Frozen 2: A Film That Breaks Many Fairytale Stereotypes
Frozen 2 has released and how, by now almost half the world must have watched it!
My daughter’s birthday is in January, but her birthday party theme is decided thanks to Frozen 2. Do I mind it? No, because I believe Elsa and Anna are any day better than Snow White and Seven Dwarfs, Sleeping Beauty or Cinderella and other such fairy tales that we grew up with. Tales or modern fairy tales have grown up and changed with the times and I couldn’t be happier.
- Old fairy tales are riddled with prejudice and archaic stereotypes.
- These tales subtly feed us the idea of masculinity and aa misleading quest for true love.
- In an age when girls are breaking all-male domains these tales still tell us that marriage is the ultimate destination and celebration.
- Movies like Frozen and Moana are changing this perception. Luckily so!
Why am I averse to fairy tales you might ask, well because they are riddled with prejudice and archaic stereotypes. Till now we have overlooked the damaging ideologies that they propagate via misogynistic characters, degrading plot lines and racism. I feel we need to criticize some of the key storylines, which depict women as being rescued by men and being kissed while they sleep.
Today when women and men are choosing to remain unmarried, are we teaching our kids that you are a loser if you do not find that someone special and settle down? Food for though? Yes.
Let’s discuss some of the stereotypes I would like to oppose. Snow White, Sleeping Beauty and Cinderella other than being blessed with the porcelain skin and glossy hair, they are each saved from a lifetime of misery or eternal sleep by their knights in shining armour, the Prince Charming in most cases. These tales subtly feed us the idea of masculinity and that quest for true love, which is misleading. I can’t even imagine what it does to a child’s thought process. I mean of both genders and not just girls.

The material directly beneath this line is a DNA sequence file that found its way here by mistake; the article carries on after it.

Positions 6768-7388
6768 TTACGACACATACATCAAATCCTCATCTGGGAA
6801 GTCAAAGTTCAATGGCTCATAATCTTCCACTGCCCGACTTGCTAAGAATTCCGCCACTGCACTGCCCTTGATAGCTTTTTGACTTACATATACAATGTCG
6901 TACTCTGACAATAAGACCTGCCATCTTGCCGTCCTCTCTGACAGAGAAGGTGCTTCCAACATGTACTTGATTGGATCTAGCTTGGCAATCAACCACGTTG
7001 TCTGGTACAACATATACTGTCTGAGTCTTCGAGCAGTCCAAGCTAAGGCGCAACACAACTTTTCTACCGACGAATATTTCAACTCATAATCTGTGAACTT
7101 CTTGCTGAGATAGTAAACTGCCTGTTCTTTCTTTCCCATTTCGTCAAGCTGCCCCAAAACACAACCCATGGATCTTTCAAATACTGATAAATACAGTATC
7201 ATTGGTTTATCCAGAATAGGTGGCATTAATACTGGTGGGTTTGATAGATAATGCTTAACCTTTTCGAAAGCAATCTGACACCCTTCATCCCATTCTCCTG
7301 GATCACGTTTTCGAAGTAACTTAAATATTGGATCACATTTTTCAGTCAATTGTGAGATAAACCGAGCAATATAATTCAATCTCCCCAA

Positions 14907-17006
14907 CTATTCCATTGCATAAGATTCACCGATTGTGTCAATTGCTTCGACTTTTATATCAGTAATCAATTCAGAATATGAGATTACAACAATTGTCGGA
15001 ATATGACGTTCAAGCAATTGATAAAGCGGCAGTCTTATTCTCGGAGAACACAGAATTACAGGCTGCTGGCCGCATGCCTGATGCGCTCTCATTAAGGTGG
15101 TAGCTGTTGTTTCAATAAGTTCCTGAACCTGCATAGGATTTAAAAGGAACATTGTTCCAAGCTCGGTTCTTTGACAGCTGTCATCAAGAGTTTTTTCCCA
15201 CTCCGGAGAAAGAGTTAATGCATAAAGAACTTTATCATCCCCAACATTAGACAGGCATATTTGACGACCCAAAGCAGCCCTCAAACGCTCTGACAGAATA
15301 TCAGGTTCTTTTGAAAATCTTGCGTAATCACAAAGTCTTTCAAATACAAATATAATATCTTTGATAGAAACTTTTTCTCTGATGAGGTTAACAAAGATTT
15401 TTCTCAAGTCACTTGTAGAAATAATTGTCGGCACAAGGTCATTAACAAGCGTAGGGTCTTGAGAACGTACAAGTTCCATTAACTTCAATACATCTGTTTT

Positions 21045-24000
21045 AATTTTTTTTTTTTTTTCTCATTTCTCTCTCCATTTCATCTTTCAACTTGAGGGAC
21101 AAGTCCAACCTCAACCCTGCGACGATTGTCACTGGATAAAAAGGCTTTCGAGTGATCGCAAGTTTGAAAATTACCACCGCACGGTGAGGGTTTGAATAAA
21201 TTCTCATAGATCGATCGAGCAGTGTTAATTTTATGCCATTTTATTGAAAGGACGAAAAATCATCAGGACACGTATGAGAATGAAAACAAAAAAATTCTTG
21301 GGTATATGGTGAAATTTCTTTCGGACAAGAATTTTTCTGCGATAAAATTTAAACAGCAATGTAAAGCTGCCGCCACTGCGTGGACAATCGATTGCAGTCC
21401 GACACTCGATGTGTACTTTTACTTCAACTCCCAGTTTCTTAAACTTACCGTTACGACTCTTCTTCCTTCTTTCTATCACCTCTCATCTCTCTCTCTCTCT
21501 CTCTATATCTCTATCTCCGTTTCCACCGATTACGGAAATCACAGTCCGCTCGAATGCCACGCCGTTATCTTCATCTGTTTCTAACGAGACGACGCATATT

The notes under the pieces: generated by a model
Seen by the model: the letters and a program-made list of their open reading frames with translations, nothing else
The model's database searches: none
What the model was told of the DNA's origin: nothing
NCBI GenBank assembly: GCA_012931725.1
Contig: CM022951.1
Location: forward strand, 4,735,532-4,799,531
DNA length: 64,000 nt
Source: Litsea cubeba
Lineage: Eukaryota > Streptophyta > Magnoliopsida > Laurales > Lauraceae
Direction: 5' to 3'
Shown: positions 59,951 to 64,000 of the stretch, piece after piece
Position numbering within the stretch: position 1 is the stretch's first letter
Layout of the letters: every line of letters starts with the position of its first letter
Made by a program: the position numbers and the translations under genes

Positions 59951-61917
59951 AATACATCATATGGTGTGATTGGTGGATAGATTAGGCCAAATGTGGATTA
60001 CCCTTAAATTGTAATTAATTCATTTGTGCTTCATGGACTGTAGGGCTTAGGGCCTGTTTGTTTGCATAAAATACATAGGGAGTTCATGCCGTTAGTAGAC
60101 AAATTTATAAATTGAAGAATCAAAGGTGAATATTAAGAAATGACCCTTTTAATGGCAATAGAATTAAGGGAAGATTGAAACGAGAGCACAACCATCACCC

In an age when girls are breaking all male domains like the defence, space, aviation among others we have these tales tell us that marriage is the ultimate goal for every woman. The Little Mermaid, Cinderella and Sleeping Beauty, and even modern tales like Shrek and Stardust would like you to believe that. Today when women and men are choosing to remain unmarried, are we teaching our kids that you are a loser if you do not find that someone special and settle down? Food for thought? Yes. I am upset with the domesticated portrayal of most female characters. Who can forget in the Beauty and the Beast where Belle can only save her poor father from the Beast’s entrapment by becoming his maid or that Snow White has to look after the household for the seven male dwarves while they go out to work and Cinderella is bound to a life of floor-scrubbing and cooking and cleaning the pots till she is rescued.
There is another major issue with the characters I feel, all the princesses are beautiful, slim and more often than not, fair and perfect. In an era of body positivism where we are embracing all body types and complexions, they tell us slim and fair is beautiful. Much like Barbie dolls which receive criticism for unreal portrayal of physical standards. I really do not want to teach my daughter the idea that beauty and happiness are synonymous with thinness.